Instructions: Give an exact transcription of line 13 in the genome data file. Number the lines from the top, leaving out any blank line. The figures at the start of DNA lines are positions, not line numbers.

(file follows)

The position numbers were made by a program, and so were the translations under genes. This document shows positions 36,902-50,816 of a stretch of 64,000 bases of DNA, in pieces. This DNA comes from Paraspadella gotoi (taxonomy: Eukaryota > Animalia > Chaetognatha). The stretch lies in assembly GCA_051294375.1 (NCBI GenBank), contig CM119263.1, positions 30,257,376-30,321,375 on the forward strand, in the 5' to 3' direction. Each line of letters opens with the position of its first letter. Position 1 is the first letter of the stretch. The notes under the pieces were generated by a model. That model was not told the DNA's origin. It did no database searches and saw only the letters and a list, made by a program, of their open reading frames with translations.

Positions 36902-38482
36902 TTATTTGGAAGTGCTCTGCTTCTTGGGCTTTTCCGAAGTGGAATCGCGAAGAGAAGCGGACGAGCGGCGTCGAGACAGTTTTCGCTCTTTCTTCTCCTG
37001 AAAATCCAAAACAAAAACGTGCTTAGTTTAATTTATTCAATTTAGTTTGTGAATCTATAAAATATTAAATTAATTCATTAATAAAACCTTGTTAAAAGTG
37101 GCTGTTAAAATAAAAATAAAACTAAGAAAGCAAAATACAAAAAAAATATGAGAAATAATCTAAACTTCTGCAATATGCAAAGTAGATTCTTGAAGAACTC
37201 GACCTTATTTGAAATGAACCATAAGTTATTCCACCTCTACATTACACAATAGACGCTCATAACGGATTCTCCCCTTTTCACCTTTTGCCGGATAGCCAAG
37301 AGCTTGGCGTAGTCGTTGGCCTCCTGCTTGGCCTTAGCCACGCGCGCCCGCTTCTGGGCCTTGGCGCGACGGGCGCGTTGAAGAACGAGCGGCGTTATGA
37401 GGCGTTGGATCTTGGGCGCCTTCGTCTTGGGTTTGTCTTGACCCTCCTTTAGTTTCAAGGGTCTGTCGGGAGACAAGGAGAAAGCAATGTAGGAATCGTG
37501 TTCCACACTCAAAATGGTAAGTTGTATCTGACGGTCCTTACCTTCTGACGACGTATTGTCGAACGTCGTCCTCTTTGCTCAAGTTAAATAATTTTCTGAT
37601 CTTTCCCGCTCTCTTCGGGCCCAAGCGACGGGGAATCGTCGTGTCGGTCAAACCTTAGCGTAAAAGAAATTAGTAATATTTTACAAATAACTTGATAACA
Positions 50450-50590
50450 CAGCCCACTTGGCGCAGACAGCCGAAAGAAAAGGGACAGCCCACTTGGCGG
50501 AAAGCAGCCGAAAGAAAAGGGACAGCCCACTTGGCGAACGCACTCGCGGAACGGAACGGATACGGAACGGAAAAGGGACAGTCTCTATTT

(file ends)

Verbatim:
50501 AAAGCAGCCGAAAGAAAAGGGACAGCCCACTTGGCGAACGCACTCGCGGAACGGAACGGATACGGAACGGAAAAGGGACAGTCTCTATTT